A second mass rebuild project is taking shape in Larkfield as recovery picks up steam in the unincorporated community north of Santa Rosa where hundreds of homes were destroyed in the wildfires seven months ago.
Fairfield-based Silvermark Construction Services is rebuilding eight burned properties in the area, including several on Willow Green Place off Old Redwood Highway. The company already has walls up for one home and expects construction to be finished in early June, weather permitting.
After that, Silvermark anticipates completing one home each week.
“That’s kind of our M.O.,” said David Hosking, the company’s vice president of operations. “We put everything together, we get organized in front of it … We’re pretty good at making stuff happen fairly fast.”
So far, Silvermark is only working on properties sold by fire victims who didn’t want to rebuild, but the company remains open to working with property owners that do plan to stay, Hosking said. Silvermark is rebuilding its homes within the same footprint they had before, complete with some modern upgrades like taller doors, he said.
Stonefield offers upgraded plans
In the nearby Larkfield Estates and Mark West Estates, two subdivisions scorched by the October firestorm, a Southern California builder is also moving forward with its plans to rebuild numerous homes.
Orange County-based Stonefield Co., which has completed three prior group rebuilds in other fire-devastated neighborhoods in the state, is on track to construct 77 homes in Mark West Estates and 14 in Larkfield Estates. The company hopes to have county building permits secured by the end of May, allowing it to break ground in the first week of June. The first homeowners could move in starting in December if the weather holds up, said Robert Pack, Stonefield’s president.
Larkfield Estates will take longer — the company began work on the Mark West Estates rebuild first — but Stonefield hopes to start construction there in August, Pack said.
In Mark West Estates, Stonefield is modernizing the subdivision’s original floor plans, designing “great room” layouts where spaces open up into each other more than traditional rooms divided by walls.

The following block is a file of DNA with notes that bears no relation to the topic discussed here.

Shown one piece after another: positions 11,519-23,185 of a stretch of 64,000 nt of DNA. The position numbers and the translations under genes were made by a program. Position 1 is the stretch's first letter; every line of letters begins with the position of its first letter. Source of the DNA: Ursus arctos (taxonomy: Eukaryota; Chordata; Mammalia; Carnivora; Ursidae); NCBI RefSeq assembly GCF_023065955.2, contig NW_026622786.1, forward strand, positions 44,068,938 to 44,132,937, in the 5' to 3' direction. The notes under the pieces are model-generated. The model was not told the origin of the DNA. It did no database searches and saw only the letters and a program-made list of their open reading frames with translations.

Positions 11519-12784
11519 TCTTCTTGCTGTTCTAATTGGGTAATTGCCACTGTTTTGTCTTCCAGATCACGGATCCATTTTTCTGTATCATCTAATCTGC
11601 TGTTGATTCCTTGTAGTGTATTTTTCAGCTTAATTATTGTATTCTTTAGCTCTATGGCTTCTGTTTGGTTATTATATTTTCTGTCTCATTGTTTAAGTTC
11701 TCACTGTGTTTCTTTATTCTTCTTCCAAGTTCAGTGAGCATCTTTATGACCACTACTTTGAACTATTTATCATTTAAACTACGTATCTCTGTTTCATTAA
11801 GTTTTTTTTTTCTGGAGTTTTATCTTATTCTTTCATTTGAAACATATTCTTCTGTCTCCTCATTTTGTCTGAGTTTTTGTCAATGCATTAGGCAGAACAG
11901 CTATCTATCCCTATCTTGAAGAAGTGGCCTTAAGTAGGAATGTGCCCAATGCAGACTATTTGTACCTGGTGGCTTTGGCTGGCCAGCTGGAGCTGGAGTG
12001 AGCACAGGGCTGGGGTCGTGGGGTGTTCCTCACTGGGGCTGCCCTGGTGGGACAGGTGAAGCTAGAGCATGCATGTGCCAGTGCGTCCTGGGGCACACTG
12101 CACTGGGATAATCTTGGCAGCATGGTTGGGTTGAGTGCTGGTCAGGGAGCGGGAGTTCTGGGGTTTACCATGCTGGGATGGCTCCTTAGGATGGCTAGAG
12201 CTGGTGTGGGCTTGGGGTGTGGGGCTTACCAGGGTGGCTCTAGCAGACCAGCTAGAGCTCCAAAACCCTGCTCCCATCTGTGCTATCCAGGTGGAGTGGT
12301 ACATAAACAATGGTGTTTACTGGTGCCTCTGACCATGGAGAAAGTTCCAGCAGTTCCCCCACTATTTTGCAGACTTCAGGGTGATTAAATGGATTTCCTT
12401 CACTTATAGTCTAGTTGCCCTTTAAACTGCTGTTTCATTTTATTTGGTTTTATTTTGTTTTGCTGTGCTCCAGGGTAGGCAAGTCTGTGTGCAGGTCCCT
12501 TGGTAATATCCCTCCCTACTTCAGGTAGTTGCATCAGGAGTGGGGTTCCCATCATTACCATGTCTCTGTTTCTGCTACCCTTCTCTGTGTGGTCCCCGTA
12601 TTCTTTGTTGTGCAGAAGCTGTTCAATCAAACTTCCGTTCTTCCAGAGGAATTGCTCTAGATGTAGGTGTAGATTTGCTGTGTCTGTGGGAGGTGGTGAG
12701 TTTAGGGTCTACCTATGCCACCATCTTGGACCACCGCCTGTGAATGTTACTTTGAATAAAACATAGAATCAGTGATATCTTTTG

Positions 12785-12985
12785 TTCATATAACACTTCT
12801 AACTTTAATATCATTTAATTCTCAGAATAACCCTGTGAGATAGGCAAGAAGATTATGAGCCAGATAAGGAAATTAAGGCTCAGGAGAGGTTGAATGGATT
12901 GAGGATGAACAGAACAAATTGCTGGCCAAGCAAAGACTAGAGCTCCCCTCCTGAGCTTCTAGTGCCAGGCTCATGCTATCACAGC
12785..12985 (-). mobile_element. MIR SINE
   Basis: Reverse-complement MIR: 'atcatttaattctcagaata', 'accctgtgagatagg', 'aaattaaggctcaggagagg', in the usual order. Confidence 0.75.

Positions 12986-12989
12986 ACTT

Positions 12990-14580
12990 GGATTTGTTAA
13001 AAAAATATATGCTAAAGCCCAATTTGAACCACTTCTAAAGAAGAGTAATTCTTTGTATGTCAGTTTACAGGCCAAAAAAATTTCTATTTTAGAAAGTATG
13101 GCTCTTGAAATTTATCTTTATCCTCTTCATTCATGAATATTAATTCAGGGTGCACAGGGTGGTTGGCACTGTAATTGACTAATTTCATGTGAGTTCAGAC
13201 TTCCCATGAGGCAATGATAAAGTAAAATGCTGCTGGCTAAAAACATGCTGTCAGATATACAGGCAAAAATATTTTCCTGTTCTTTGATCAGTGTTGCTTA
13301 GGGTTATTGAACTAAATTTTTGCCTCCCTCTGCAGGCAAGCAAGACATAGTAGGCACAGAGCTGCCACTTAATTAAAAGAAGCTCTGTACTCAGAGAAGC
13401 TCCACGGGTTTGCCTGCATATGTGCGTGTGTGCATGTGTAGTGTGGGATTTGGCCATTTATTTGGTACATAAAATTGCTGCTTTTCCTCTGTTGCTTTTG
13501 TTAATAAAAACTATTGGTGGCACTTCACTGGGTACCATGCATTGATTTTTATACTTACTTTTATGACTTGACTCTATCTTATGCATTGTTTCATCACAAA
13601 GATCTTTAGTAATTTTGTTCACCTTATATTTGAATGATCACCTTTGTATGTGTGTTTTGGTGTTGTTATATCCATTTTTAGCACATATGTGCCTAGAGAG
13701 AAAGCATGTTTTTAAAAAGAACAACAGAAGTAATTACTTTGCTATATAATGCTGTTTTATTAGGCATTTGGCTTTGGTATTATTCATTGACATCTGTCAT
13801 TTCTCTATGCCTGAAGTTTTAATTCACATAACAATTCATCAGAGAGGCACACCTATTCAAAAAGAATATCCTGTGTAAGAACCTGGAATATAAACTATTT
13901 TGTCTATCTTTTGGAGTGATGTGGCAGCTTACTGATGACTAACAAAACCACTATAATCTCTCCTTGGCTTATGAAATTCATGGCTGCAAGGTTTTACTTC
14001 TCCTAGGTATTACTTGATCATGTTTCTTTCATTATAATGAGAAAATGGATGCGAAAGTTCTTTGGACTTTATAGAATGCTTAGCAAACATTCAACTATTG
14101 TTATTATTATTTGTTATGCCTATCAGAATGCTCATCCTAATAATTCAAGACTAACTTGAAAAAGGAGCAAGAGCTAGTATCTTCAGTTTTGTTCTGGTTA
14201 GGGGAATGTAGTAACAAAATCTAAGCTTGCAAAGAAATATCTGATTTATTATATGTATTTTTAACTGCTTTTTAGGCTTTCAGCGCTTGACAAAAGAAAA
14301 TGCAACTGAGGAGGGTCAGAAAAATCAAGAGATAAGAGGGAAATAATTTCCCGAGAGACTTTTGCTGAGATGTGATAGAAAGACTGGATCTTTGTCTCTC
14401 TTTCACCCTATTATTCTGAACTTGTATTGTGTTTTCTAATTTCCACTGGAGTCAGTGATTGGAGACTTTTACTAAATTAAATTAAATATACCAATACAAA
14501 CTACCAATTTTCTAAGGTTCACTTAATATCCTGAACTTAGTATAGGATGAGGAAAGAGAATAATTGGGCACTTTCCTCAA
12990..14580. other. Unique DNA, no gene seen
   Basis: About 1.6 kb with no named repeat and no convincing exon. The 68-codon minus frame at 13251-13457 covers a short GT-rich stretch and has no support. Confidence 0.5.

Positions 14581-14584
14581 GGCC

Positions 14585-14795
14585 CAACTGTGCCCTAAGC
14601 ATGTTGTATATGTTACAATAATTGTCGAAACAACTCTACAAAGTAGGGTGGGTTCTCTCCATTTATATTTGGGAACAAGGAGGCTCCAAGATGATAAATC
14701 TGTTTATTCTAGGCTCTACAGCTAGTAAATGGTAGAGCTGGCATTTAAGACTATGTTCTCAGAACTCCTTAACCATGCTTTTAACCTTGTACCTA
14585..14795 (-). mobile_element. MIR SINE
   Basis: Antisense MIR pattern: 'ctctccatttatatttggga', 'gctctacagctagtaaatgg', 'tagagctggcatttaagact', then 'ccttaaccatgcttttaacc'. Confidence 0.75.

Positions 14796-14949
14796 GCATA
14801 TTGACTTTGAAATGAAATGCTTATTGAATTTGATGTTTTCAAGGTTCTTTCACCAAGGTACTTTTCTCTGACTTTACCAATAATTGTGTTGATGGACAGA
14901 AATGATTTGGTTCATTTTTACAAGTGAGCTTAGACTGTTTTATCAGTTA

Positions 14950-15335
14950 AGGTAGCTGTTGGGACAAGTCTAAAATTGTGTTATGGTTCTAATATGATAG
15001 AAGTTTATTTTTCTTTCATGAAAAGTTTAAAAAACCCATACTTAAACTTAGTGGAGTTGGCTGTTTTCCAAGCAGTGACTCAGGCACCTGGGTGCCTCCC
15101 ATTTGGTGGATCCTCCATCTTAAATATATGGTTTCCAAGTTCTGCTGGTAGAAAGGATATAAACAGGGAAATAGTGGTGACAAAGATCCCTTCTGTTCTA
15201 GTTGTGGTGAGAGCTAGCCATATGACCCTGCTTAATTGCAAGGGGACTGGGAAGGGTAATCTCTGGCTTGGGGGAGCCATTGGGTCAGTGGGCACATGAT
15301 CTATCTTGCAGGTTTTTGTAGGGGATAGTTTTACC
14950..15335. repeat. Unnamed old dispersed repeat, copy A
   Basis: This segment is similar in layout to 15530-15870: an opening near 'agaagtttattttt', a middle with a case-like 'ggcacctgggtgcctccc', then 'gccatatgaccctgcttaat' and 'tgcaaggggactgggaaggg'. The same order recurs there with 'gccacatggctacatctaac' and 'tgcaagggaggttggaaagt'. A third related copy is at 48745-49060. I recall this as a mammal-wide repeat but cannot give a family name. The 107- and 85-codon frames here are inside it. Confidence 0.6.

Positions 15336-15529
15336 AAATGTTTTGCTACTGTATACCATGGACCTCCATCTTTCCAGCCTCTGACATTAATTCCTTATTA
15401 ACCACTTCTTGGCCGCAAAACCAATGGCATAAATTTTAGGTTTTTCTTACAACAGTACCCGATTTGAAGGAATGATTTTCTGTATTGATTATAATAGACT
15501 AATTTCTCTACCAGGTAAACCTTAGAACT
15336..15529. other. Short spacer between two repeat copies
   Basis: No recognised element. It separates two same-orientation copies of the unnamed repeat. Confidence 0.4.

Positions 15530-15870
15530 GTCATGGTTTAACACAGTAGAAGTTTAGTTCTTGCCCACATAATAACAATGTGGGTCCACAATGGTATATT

“We didn’t use the old plans and just update them to code requirements,” Pack said. “We said, you guys have lost enough. We want to try to modernize them to what the new living conditions and standards are today.”
Building on its popularity with Larkfield homeowners, Stonefield is planning an open house for Coffey Park residents May 12 and 13 to discuss the possibility of a group rebuild in that neighborhood.
‘I’m just excited that we have walls’
Sonoma County has issued 31 rebuilding permits for single-family homes and second units in the greater Mark West Springs area, according to county planning data. The fire destroyed nearly 740 homes in the unincorporated area.
One of the Larkfield residents moving fastest with rebuilding is Jim Dickey, a local land surveyor who got his county building permit in mid-February. Workers poured the foundation for Dickey’s Dorchester Drive home in March, and they’ve now erected walls for the first floor. On Thursday they were in the process of framing the second story where two bedrooms will be located.
“I’m just excited that we have walls,” Dickey said. “If it takes two years, I don’t care. At this point, we got walls, and it’s pretty cool to walk through the house and see how things are moving forward.”
This story is part of a monthly series in 2018 chronicling the rebuilding efforts in Sonoma County’s four fire zones: Coffey Park, Fountaingrove, the greater Mark West area and Sonoma Valley. Read all of the Rebuild North Bay coverage here.